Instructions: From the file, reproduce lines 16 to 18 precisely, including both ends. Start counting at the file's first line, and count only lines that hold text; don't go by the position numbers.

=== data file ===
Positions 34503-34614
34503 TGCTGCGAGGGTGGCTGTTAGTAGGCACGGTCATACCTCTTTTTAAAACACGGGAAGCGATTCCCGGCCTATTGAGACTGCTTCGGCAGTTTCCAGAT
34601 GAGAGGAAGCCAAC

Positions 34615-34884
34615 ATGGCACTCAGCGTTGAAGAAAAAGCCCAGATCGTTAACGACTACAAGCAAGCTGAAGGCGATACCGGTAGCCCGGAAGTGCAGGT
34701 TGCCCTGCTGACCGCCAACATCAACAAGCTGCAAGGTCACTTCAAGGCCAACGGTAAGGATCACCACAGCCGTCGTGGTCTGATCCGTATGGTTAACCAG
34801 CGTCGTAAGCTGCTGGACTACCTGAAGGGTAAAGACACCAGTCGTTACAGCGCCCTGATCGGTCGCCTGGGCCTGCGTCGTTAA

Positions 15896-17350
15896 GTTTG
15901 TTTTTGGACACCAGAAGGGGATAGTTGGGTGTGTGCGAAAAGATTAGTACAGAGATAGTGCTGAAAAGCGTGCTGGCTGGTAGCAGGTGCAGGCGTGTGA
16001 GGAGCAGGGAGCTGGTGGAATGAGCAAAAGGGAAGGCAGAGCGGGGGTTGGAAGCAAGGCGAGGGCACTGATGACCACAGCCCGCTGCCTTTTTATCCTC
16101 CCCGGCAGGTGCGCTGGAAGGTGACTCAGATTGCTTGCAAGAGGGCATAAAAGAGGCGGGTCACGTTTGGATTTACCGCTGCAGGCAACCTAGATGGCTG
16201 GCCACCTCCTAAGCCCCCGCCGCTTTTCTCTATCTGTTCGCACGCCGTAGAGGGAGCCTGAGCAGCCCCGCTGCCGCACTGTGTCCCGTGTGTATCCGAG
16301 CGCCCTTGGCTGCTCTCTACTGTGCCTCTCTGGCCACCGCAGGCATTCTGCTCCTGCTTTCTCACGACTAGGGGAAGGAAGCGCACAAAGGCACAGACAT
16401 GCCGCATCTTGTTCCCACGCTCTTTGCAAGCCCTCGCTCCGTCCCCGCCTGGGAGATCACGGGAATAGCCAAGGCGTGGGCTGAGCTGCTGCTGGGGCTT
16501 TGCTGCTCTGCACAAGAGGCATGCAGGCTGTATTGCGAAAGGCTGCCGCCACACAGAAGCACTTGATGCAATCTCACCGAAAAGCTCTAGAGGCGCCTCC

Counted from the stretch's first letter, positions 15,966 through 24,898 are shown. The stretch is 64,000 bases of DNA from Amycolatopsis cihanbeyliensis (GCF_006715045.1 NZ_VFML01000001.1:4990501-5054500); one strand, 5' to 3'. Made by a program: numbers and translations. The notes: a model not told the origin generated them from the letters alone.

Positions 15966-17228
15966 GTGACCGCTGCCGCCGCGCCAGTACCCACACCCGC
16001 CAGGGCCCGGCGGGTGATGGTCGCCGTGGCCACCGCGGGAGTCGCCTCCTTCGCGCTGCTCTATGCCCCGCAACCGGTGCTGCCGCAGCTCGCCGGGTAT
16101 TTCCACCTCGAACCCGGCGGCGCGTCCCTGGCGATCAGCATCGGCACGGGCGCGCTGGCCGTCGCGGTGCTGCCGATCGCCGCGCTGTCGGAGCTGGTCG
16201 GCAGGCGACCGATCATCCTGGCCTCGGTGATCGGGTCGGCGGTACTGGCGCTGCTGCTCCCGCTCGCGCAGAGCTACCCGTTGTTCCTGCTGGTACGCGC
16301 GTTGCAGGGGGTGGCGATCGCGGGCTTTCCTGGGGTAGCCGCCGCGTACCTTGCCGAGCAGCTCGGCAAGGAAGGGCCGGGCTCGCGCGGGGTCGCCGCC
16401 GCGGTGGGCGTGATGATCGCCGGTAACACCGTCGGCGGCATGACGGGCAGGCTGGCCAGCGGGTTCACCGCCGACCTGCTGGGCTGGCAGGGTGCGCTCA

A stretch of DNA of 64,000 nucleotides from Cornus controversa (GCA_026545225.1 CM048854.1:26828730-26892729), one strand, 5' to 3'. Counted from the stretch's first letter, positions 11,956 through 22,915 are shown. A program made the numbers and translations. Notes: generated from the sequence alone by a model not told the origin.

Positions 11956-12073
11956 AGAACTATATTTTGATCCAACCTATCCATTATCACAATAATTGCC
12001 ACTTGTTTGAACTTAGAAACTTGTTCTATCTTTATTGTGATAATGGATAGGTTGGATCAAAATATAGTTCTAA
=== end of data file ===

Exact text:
16501 TGCTGCTCTGCACAAGAGGCATGCAGGCTGTATTGCGAAAGGCTGCCGCCACACAGAAGCACTTGATGCAATCTCACCGAAAAGCTCTAGAGGCGCCTCC

Counted from the stretch's first letter, positions 15,966 through 24,898 are shown. The stretch is 64,000 bases of DNA from Amycolatopsis cihanbeyliensis (GCF_006715045.1 NZ_VFML01000001.1:4990501-5054500); one strand, 5' to 3'. Made by a program: numbers and translations. The notes: a model not told the origin generated them from the letters alone.

Positions 15966-17228